In April 2008, the well-known Legislative Decree No. 81/08 was issued. It’s called “Testo Unico” (Whole Text) because it contains a set of rules and regulations about workers’ safety and health. Title XI - "Protection from explosive atmospheres" - ensures the safety of workers in places where explosive atmospheres may occur.
The ATEX Directive in the European Union
How do we comply with those provisions?
What criteria make it possible to control and avoid an explosive event?
To answer this question, we have to introduce the "ATEX" (acronym for ATmosphères EXplosives) standard, i.e. CEI EN 60079-10-1, which is legally valid in Europe. In part "10-1" we learn that this is a standard concerning explosive atmospheres caused by emissions of flammable GASES or VAPORS.
For the sake of completeness: part "10-2" deals with explosive atmospheres caused by combustible dust.
The ATEX Directive describes the criteria needed:
- To determine, through appropriate calculation parameters, the extent, and type of hazardous areas;
- To define how to limit and extinguish ATEX zones.
The ATEX legislation also provides for the figure of the "classifier", the specialist in assessing ATEX zones.
How to manage ATEX in a distillery
In the case of an existing distillery, it is advisable to hire a specialized firm to check that the production premises comply with the ATEX directive.
If, on the other hand, a new distillery is to be opened, our advice is to carry out an integrated plan that matches building strategy, implants position, and the ATEX assessment altogether.
This provides the company a foresight of construction, electricity, and distillation installations.
ATEX check will be just included, and no unexpected problems will occur.
Spaces will be safely designed right from the start.
The importance of ventilation in the ATEX directive
Going back to the ATEX legislation, it is worth mentioning the importance of good ventilation.
Ventilation allows the dilution of the concentration of flammable gas or vapor within the distillery plant, as we mentioned a few paragraphs above.
What does "ventilation" mean?
From IEC 60079-10-1; in art.3.5.1 we find the following definition of "ventilation": "Movement and exchange of air with new air, caused by the effect of wind, temperature gradients, or artificial means (e.g. fans or extractors)".
In an enclosed space, the volume we consider may be the whole room or a larger space, in which adequate ventilation can dilute the gas/vapor from a given Emission Source.
Such ventilation controls the dispersion and persistence of the explosive atmosphere. The "degree of dilution" together with the "availability of ventilation" will contribute to the best result possible, when analyzing the extent of ATEX zones.
Please note that ventilation alone may not be sufficient to prevent the formation of an explosive atmosphere.
However, it may be sufficient to prevent its persistence and limit its extent.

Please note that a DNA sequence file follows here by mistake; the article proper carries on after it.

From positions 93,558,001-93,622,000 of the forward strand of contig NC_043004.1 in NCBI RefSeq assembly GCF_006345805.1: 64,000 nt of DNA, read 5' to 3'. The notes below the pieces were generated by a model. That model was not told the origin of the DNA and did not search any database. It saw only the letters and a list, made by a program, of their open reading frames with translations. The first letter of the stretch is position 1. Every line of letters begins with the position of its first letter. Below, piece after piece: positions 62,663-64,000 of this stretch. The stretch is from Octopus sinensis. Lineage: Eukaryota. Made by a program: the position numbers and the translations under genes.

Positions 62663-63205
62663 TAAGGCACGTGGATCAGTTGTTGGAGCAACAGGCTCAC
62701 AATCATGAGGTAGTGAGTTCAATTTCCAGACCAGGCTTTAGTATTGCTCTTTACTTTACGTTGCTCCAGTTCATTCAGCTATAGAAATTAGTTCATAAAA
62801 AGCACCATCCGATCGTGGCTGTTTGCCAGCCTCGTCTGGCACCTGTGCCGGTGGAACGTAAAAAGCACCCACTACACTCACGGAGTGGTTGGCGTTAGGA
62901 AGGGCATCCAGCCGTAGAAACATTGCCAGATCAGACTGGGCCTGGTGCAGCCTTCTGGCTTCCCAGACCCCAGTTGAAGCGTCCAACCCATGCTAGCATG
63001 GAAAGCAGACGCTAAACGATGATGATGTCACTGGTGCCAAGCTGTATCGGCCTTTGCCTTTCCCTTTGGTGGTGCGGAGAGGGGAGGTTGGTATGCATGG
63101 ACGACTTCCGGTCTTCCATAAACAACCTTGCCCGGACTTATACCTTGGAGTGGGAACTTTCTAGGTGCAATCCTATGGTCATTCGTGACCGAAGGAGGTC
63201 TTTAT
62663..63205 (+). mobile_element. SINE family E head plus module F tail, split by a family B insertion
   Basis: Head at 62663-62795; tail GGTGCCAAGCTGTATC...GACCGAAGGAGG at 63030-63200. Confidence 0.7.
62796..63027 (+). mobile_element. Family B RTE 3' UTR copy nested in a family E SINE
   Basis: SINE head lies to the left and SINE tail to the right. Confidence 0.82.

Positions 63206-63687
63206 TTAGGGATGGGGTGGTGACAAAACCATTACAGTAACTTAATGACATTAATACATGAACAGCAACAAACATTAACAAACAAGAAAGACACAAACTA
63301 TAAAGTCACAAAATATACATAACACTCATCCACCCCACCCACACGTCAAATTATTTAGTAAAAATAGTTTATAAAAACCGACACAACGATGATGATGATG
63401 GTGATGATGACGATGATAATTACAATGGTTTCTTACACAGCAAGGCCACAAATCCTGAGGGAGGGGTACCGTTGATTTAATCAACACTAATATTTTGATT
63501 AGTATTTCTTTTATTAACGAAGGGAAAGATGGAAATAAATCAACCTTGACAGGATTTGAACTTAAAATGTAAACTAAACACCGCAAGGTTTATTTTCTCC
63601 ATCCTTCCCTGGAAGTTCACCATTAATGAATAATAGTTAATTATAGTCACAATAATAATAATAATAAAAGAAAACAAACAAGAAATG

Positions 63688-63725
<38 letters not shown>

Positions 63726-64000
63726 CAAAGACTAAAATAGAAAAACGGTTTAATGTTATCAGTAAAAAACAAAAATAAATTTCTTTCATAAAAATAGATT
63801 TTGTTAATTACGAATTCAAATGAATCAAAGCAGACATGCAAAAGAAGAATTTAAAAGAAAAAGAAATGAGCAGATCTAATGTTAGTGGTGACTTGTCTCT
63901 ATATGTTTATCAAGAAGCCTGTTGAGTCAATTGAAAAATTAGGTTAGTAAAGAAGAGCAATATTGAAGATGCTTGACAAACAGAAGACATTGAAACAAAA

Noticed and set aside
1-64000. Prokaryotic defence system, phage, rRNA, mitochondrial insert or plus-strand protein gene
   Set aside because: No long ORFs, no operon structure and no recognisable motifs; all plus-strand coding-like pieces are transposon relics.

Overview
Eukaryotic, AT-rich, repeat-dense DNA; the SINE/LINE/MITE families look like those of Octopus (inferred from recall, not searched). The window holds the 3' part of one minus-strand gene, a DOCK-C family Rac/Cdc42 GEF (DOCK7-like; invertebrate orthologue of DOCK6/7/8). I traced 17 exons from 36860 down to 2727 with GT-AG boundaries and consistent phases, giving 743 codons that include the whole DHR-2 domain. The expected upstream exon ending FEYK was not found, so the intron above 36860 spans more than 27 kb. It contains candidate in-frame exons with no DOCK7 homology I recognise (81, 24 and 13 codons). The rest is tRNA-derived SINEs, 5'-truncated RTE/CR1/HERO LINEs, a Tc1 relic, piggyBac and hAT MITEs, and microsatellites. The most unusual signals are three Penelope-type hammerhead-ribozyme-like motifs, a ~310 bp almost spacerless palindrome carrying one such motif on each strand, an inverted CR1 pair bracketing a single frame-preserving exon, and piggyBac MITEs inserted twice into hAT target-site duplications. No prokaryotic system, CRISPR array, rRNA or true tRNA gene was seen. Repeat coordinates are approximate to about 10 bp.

To achieve this goal, mechanical engineering offers us two ways:
- Forced/mechanical/artificial ventilation
- Natural ventilation
Both are suitable, but each is subject to its own limitations and benefits, which must be taken into account in the design and analysis according to the ATEX directive.
Artificial mechanical ventilation systems have a high degree of reliability: the airflow rate is constant and the exchange of air is maintained over time.
However, mechanical ventilation systems can be subject to failure. Emergency criteria are needed to keep the general safety level always high.
Natural ventilation systems
Natural ventilation systems require knowledge of specific concepts. In the case of naturally ventilated enclosed spaces, it is necessary to consider unfavorable conditions, such as atmospheric conditions.
Normally, upwind openings will perform as entry openings. Downwind and roof openings will perform as exit openings.
Penalties for non-compliance
The legislator (in Italy) can sentence an employer to prison if he fails to assess certain specific risks (as provided by the Italian Law, Article 290, Legislative Decree 80/01).
The risks are:
- the probability and duration of the presence of explosive atmospheres
- the probability of ignition sources becoming effective
- the risks coming from the plant itself
- Risks arising from the substances used and their possible interactions
- Other foreseeable effects and their extent
The employer must be able to assess all these elements together to get a full picture of the explosion risks (first paragraph of Article 297).
The second paragraph of Art. 297 extends criminal liability also to managerial staff.
At least, the managerial staff has some obligations (Title XI) which can’t be neglected, such as:
- preventing explosive atmospheres
- setting up structures according to the type of hazard
- compiling the explosion protection sheet
- training and informing workers on how to behave
- complying with Annexes XLIX and L.
This description is a summary of what the intention of the sanctions is in Italy.
A final clarification on the ATEX directive: Article 293 of Legislative Decree 81/08 refers compliance with the law to Annex XLIX, where explicit reference is made to standard EN 60079-10 (GAS - 2003) and standard EN 61241-10 (DUST - 2003).
The quotation of the above standards is correct but misplaced: they have now been replaced with two other versions over time.
But that is another story.
This article has been written by the Italian industrial expert Giuliano Porta, from StProgel technical office.